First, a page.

Financial independence and retiring early is not for everyone. We all need to design our life the way we want to. As for me, if I want to travel the world, save 50% of my salary, and achieve financial independence by 40, that is what I will do! 

3 Steps to Change the FIRE Controversy

Here are three things we can all do.

1. Be More Open-Minded

In life, there will always be people with whom we disagree. Rather than try to understand them, it’s popular to try to discredit them. When that doesn’t work, it often moves to personal attacks. Racism, sexism, and many other “isms” come out of closed minds. We have opinions about things we often have little experience with. Our opinions get shaped by what others say or by what we’ve read on the internet.

How about we try to learn about the opposing view; try to understand why that view exists. Are there things we find in common? What personal experiences do we have in common? Why does the other person have such strong beliefs?

Rather than blow off with a visceral, emotional response, how about taking a step back to see their side.

2. Be Less Judgmental

Living in society can feel like a contact sport these days. We think our viewpoint is the only one that matters. When our minds are closed (see point 1 above), we become more judgmental and can go on offense. But berating someone for something does not motivate them to listen to us. In fact, it does just the opposite. It makes them dig deeper into their belief and do the exact opposite of what we think they should do or think.

Those of you married and reading this know exactly what I mean. When I challenge my wife on something she’s doing that I think should be done differently, how likely is it she’ll do it the way I think it should be done if I’m confrontational about it? Right! The chances are slim to none.

When someone feels judged, they are not going to listen to the person doing the judging. They are certainly not going to change. Follow the advice in #1 and see if the results aren’t different.

3. Allow Space for Opinions/Decisions Different Than Yours

I’ll apply this one specifically to the idea of early retirement. Just because you and I may not conceive how it’s possible doesn’t mean it isn’t for others. The criticism of those who retire early often comes out of jealousy. That’s a trait that rears its ugly head far more than it should.

The comparison game is a losing game. There will always be someone who does what we do better. They will have more stuff, prettier husbands and wives, better jobs, and many other things. That doesn’t make them bad people. They’ve chosen the paths they’ve chosen. We’ve done the same.

I always try to remind myself we don’t live in a Facebook/Instagram world. You know that world, right? The perfect house, the two beautiful children, the happiest of families. The internet is a wonderful place to create our fantasy worlds. Don’t be deceived.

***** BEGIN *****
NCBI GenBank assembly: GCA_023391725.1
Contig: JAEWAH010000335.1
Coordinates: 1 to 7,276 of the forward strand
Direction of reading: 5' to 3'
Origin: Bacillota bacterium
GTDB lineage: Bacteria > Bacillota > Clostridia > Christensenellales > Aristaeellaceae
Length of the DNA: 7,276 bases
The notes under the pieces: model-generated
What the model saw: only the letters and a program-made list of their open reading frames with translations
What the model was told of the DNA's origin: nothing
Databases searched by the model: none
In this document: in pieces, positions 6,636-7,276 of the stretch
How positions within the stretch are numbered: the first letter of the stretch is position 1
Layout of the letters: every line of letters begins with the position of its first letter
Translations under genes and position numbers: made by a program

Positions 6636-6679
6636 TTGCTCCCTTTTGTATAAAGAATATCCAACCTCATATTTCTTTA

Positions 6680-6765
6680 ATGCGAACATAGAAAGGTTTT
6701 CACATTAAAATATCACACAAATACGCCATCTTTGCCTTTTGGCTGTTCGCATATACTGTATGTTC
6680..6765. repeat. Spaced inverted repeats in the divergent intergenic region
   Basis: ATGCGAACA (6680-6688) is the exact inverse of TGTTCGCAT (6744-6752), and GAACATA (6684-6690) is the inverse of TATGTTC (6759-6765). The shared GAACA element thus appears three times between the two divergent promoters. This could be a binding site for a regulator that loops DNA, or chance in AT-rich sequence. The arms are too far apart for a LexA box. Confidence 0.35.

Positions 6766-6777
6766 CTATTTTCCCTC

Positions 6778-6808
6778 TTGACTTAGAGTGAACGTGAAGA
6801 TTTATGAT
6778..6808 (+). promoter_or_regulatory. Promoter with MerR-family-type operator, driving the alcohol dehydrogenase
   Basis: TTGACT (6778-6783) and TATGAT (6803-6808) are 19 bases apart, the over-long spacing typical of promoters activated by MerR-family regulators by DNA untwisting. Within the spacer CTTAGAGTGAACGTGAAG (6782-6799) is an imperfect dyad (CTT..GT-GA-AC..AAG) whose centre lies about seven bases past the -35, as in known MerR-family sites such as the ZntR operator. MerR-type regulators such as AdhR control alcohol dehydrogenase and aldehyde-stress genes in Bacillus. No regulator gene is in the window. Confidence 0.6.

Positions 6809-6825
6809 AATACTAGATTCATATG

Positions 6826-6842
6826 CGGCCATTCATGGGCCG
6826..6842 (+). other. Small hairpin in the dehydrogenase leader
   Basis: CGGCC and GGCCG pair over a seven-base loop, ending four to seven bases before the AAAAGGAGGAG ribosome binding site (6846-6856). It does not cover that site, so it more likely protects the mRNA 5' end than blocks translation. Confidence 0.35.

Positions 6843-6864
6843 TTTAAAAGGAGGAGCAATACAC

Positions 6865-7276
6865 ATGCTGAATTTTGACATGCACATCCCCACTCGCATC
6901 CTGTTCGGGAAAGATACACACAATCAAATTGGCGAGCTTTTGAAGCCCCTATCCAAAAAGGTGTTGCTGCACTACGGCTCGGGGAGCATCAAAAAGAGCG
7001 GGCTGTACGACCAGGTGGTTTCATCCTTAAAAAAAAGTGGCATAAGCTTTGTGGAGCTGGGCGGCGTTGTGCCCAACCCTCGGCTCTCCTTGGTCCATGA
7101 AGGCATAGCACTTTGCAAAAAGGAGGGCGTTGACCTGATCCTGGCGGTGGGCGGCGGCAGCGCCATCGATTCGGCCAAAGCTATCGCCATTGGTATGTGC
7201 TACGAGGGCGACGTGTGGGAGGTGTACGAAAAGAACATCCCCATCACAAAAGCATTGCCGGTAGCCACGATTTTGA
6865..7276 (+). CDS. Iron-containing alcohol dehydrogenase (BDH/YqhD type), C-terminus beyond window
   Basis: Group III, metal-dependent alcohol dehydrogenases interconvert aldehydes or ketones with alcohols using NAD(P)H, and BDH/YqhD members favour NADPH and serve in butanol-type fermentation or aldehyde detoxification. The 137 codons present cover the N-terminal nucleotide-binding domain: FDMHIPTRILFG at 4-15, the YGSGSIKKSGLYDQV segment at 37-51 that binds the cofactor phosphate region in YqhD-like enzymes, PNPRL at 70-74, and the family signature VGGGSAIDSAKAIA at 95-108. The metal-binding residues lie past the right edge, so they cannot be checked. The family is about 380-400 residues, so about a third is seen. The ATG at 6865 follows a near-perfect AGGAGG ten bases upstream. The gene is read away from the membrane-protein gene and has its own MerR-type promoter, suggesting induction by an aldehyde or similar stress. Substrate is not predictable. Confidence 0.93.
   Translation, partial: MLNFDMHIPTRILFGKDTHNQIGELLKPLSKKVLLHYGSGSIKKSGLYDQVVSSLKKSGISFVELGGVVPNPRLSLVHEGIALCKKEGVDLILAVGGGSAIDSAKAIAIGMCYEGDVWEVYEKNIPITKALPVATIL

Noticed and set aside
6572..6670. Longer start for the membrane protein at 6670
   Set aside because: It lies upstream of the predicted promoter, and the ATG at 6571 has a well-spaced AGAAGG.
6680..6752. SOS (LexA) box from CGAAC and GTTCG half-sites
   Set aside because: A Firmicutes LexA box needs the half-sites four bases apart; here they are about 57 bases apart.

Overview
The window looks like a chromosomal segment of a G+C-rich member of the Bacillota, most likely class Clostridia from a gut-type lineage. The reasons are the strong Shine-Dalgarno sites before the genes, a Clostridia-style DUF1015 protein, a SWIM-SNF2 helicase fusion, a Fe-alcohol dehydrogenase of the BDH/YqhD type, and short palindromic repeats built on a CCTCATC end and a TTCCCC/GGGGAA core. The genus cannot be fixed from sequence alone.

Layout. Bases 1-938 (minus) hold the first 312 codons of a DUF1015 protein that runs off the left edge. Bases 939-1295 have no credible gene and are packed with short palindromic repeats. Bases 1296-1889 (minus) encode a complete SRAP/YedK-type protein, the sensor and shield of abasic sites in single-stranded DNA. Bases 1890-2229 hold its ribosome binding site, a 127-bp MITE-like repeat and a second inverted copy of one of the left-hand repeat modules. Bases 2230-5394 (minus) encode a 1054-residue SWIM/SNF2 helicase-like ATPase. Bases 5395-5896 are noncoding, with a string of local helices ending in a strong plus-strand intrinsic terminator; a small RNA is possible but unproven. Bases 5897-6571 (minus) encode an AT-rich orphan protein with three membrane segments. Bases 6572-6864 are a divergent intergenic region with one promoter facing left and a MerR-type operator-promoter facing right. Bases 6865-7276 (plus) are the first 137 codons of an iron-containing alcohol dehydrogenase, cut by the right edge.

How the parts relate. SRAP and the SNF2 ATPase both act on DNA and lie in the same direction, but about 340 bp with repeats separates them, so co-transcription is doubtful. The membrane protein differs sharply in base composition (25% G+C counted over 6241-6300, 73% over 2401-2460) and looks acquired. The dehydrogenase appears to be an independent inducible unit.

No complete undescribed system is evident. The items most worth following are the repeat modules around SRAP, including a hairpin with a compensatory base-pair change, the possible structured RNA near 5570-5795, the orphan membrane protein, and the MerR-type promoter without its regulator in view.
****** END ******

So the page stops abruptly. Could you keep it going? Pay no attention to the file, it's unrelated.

There’s much more to the story than what we see on Facebook.

Early Retirement Doesn’t Mean a Perfect Life

Everyone is fighting some kind of battle. We all have scars we don’t want anyone to see. People who choose early retirement are no different. Though their lives may seem perfect, they are not. Cancer can strike them just like anyone. Divorce can, too. Their investments can tank just like yours and mine. Their real estate investments can go sour.

My Thoughts on FIRE

As someone trying to seek early retirement, I realize my way of doing things isn’t the right way for anyone else. I strive to live my dream life through travel and saving, but I also see that many others may not have the same views as I do. Using geoarbitrage has helped me, but it may not be right for everyone else. We need to be open-minded to many different ways things can be done.

I try to take the advice of a very good friend who says, “Don’t let an incident become an indictment.” Translation — Don’t let the actions of a few become an indictment of an entire group.

Let’s be part of the group that brings positive change. Let it start with us, no matter what anyone else does. Be more open-minded, less judgmental, and leave room for views that differ from ours. It may not change the world. But it sure can change ours.

Now it’s your turn. Where am I off base? What would you add? What’s your experience with those who retire early?


Steve Cummings is the founder of the personal finance blog The Frugal Expat. As a traveler and expat, he has learned a lot about how to save money, live frugally, and invest for the future. His mission is to help people in saving, investing, and reaching financial independence! 

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  1. Impersonal Finances August 2, 2021 at 2:22 AM

    Great question! All of the principles of FIRE are sound, well-reasoned pieces of advice. I think people get angry because they see retirement as some distant dream, not an attainable goal. Trying to tell them otherwise is a mindbender.

    And damn–I had no idea MMM generated close to half mil a year on the blog!? Well deserved, as his site is still a huge turning point for many, as it was with you.

    1. Joel August 2, 2021 at 3:28 PM

      You can lead a horse to water, but you can’t make it pursue FIRE :)

  2. Derek August 2, 2021 at 2:29 AM

    Curious, are you a white male too? If so, you may be perpetuating the stereotype.

    The lack of representation or at least acknowledgement of others in the FIRE space is disappointing. Other FIRE blogs started before MMM.

    1. Joel August 2, 2021 at 3:27 PM